Daily Management Review

World Bank Seeks Approval For $12 Billion For Covi-19 Vaccine For Poor Countries


World Bank Seeks Approval For $12 Billion For Covi-19 Vaccine For Poor Countries
The World Bank is seeking a fund of $12 billion to enable it to provide aid to the poorer countries to purchase and distribute vaccines for the novel coronavirus once they hit the market.
The Washington based institution has asked its board of directors to approve of the amount, the Bank said.
Emergency response programs in 111 countries have already been implemented by the bank and the additional money it is seeking would be targeted to be spent in low- and middle-income countries after its board grants approval.
"An effective and safe COVID-19 vaccine is the most promising path forward for the world to reopen safely," a World Bank spokesman said. "The global economy will not recover fully until people feel they can live, socialise, work and travel with confidence," he added.
It is planned to get the funds distributed over a 12 to 18 months period.
Even though no vaccine against Covid-19 is available commercially in the market, the World Bank believe that the "the process of distributing a vaccine is complex" and therefore it feels that it is important to anticipate the needs associated with it and prepare in advance, said World Bank President David Malpass in an interview to the French newspaper Le Figaro.
"We want the poorest countries to have access to it (a vaccine), and in these countries, we want the most vulnerable people and medical personnel to be vaccinated," he said.
There is enough experience present at the Washington-based development lender with respect to immunisation programmes such as those that are targeted against diseases like polio and measles as well as in the management of crisis situations such as the Ebola outbreaks, Malpass said.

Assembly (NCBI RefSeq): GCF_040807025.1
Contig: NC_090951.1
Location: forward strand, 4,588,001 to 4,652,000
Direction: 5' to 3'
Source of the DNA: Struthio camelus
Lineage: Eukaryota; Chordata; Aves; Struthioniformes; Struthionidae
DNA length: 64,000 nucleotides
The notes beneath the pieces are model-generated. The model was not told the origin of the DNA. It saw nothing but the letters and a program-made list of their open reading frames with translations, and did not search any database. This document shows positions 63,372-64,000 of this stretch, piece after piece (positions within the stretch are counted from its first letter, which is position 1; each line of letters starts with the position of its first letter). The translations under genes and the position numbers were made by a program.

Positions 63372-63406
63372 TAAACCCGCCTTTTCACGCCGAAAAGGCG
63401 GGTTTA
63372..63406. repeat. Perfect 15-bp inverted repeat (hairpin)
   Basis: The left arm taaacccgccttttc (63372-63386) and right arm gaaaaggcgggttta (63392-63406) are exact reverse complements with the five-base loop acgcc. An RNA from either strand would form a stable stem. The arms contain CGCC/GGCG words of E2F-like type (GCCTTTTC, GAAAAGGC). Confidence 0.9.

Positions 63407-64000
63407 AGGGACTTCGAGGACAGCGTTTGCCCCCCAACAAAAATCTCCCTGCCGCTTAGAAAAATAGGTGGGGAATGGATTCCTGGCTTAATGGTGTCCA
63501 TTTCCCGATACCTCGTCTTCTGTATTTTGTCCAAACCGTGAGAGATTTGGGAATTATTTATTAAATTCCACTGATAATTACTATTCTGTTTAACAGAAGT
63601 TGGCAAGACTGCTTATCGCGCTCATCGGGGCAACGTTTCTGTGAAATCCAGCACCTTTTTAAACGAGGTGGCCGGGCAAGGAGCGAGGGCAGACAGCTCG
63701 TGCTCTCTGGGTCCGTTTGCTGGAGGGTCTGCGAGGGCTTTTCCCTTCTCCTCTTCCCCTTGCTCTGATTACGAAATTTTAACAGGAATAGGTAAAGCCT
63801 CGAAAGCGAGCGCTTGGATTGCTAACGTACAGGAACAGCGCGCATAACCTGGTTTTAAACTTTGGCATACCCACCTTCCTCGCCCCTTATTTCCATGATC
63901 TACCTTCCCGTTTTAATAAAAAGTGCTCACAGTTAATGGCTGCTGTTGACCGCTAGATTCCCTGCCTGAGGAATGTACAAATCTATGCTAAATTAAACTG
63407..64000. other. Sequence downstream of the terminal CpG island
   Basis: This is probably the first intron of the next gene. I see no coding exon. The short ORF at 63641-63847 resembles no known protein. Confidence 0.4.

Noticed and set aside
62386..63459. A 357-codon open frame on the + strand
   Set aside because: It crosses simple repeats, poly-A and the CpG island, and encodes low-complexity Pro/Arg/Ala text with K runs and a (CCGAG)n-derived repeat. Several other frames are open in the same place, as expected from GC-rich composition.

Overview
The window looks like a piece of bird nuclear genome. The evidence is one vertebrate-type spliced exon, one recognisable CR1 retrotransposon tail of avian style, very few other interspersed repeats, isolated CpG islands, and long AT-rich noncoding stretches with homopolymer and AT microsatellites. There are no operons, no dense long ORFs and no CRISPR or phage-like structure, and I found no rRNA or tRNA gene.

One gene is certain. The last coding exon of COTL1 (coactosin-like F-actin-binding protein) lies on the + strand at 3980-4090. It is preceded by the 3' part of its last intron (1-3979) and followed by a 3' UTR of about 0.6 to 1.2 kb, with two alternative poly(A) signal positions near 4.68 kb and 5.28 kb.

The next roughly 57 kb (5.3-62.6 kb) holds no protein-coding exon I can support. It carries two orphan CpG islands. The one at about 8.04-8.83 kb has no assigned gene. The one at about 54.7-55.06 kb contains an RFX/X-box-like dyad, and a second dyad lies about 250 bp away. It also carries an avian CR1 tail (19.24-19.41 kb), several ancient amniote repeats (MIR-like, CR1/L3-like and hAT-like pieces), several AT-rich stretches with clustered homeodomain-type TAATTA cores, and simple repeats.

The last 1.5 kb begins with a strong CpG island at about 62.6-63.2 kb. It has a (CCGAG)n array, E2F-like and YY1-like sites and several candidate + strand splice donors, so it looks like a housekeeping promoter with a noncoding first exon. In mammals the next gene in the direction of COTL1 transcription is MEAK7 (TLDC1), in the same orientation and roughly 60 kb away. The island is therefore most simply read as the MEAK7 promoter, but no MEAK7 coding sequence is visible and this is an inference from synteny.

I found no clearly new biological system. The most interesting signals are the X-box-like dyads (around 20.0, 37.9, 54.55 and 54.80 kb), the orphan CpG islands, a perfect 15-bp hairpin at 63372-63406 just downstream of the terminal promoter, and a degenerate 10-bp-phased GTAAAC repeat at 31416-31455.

In another interview to Reuters, Malpass said that the latest initiative of the World Bank is a part of $160 billion in coronavirus aid financing that it had promised and will be used exclusively for procurement and distribution of Covid-19 vaccines as soon as they become commercially available for the healthcare and other essential workers while also helping to expand global production of vaccines.
The World Bank board is expected to consider the plans in early October.
Even though no vaccine is commercially available in the market, the wealthy countries are already trying to secure doses for its citizens through advance contracts with vaccine candidates.  For example, a deal worth $3 billion has been struck between the United States government and Britain's AstraZeneca Plc for the vaccine that is still under development as well as another del with the US drug giant Pfizer Inc and Germany's BioNTech for doses of their vaccine.
Malpass said the World Bank plan aimed to put poor and middle-income countries, where the virus is spreading most rapidly, on the same footing as richer countries by ensuring they have financing to secure supplies and a system for distribution, which will encourage drugmakers to meet their demand
Between April and June a record $45 billion in financial support has already been rolled out by the World Bank when the global economy – and particularly the poor countries, was hit severely because of the pandemic. 
(Source:wwww.channelnewsasia.com & www.reuters.com)